Minority, poor patients are more likely than others to be diagnosed with late-stage thyroid cancer, as indicated by a new study published in the Journal of “Endocrinology and Metabolism.“
According to researchers, poor patients from all racial groups had more advanced stages of disease at the time of diagnosis when compared to wealthier counterparts, but minorities fared even worse when compared to non-Hispanic whites as a whole.
An anomaly researchers were unable to account for; however, was that pertaining to Hispanics and Asian/ Pacific Islanders. According to the data, both Hispanics and Asian/ Pacific Islanders were diagnosed with thyroid cancer in more advanced stages, but survived longer than patients from all other racial and ethnic groups. Study authors indicated more investigation into the disparity was needed before a reason for the survival gap could be identified.
“Race, social status, wealth and health-insurance coverage make a difference in how far a thyroid cancer has advanced by the time a patient first sees a doctor,” study author Dr. Avital Harari, said in a university news release.
Dr. Harrari is an assistant professor of general surgery in the School of Medicine at the University of California, Los Angeles.
But while income and race were relevant in the findings, the mortality disparity seen could not be explained.
The new findings only add to the list of diseases for which Hispanics have unexplained longevity. So many chronic illnesses have the same disparity that medical experts around the country have dubbed the phenomenon the “Hispanic paradox.” While the term does not explain why Hispanics, despite high rates of chronic illness, enjoy a life span longer than many other ethnicities, it does show a mutual acknowledgement from the scientific world regarding the Hispanic mortality disparity.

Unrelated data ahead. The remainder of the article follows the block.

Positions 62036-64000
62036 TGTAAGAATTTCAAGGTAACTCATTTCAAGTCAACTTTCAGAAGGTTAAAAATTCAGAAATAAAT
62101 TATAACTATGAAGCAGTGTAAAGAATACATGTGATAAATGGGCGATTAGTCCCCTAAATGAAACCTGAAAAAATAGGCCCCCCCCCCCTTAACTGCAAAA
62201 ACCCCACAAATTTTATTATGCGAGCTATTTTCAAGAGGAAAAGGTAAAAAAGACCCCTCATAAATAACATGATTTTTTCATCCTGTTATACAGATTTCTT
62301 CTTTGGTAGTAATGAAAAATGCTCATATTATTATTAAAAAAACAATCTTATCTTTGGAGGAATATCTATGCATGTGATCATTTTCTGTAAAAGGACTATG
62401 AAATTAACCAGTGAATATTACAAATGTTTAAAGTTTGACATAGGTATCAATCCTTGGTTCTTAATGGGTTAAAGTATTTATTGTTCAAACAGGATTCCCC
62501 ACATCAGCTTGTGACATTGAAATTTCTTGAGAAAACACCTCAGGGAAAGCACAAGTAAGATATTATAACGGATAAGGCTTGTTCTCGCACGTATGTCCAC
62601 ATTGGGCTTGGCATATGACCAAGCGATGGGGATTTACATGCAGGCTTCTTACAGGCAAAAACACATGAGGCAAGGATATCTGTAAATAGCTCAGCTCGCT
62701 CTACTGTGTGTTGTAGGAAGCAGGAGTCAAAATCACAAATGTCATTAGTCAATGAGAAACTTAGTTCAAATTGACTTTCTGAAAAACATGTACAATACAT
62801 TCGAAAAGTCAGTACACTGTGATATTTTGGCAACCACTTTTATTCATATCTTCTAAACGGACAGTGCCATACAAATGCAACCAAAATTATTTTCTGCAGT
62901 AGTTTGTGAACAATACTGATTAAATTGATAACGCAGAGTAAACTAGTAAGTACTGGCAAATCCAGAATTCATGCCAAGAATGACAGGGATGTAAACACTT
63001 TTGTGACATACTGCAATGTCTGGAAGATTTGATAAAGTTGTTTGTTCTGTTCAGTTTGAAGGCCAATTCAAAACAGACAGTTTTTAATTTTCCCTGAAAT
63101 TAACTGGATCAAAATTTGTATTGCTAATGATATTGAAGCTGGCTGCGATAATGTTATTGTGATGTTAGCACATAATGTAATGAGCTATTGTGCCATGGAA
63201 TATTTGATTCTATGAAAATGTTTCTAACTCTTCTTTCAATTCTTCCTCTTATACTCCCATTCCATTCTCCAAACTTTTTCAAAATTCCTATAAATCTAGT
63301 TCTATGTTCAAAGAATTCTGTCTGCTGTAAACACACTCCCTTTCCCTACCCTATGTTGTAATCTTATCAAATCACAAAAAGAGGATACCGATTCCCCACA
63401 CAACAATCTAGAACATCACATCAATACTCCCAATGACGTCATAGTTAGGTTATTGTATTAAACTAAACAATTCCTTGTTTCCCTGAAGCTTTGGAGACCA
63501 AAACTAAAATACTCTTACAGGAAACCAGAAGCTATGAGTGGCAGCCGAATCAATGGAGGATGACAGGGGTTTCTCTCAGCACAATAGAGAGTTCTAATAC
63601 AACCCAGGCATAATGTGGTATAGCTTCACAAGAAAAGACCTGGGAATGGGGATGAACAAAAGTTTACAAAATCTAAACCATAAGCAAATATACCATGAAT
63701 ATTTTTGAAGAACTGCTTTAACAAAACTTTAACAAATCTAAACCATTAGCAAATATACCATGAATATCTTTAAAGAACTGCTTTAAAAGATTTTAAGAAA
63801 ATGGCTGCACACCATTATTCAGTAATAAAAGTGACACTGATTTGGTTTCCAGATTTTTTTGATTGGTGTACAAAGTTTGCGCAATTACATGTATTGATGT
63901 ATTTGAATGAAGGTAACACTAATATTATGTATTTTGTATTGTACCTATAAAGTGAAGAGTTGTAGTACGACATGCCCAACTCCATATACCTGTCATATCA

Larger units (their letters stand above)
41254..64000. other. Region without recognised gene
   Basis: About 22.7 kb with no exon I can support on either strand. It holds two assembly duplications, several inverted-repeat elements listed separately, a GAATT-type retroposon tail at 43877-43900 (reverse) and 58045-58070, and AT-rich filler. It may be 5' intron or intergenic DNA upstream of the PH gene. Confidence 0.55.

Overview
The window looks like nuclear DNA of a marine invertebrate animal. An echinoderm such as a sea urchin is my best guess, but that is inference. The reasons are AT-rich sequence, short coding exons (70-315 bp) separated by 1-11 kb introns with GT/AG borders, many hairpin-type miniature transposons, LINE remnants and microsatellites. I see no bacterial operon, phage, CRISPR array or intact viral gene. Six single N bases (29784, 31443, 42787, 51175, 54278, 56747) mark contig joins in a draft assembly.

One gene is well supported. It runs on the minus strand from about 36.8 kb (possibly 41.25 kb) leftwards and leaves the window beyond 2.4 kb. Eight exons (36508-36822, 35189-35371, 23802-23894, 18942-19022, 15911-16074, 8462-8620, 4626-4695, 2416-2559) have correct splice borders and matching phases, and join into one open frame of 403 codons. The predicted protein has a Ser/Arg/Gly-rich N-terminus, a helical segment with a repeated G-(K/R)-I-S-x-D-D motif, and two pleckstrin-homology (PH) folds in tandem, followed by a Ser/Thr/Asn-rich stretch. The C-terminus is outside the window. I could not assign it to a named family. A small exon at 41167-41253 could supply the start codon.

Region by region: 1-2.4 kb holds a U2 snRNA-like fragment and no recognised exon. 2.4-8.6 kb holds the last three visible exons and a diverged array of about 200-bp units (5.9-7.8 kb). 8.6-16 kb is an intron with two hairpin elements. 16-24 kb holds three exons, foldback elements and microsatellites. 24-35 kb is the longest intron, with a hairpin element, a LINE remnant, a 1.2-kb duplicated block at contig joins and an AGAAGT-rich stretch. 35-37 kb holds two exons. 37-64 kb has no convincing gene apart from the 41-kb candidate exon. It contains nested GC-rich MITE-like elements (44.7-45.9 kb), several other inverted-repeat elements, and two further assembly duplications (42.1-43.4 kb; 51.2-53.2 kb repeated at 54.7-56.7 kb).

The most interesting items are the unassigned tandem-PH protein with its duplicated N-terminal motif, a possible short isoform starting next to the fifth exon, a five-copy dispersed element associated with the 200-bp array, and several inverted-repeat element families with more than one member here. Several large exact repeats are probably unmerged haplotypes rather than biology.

Some experts, like Jane L. Delgado, Ph.D., M.S., President and CEO of the National Alliance for Hispanic Health (NAHH), told Saludify in an earlier interview she does not believe the Hispanic paradox really exists, but rather there are no well-defined, Hispanic-specific health guidelines from which to base medical survival rates.
“The notion of Hispanic paradox was developed to explain data that documented that Hispanics had longer lives than non-Hispanic whites and have less heart disease even with a variety of risk factors,” explained Delgado. “The reason that Hispanics did not fit the model of health was because the model was at best inadequate. Unfortunately, the ‘paradox’ view hindered the development of new models of health as it was based on insufficient information about health and wellness for a variety of communities.”
According to Delgado, comparing ethnicities and races against one another is not an adequate measure of health within a community, but rather subgroups within those ethnicities should be evaluated and then compared.
Other experts disagree, stating there is now clear evidence the Hispanic paradox is very real. In early 2013 a research study confirmed Hispanics lived longer than non-Hispanic whites regardless of which health issue was being examined.
“Our study sought to address the mixed evidence by conducting a meta-analysis, a technique that allows researchers to combine all the available evidence into a single study to determine an overall finding,” said John Ruiz, Ph.D., assistant professor at the University of North Texas, Department of Psychology,
He also told told Saludify: “Using this approach we found that Hispanic ethnicity was associated with a 17.5 percent mortality advantage over non-Hispanics ,with clear differences among people who were healthy, who had heart disease, or who had a variety of other health conditions when they entered their respective studies.”
Whether or not the Hispanic paradox exists remains up for debate, but the evidence keeps mounting to support the existence of such a medical phenomenon. The recent thyroid cancer study is yet another instance where Hispanics come out on top in regards to mortality despite being diagnosed with more advanced stages of disease.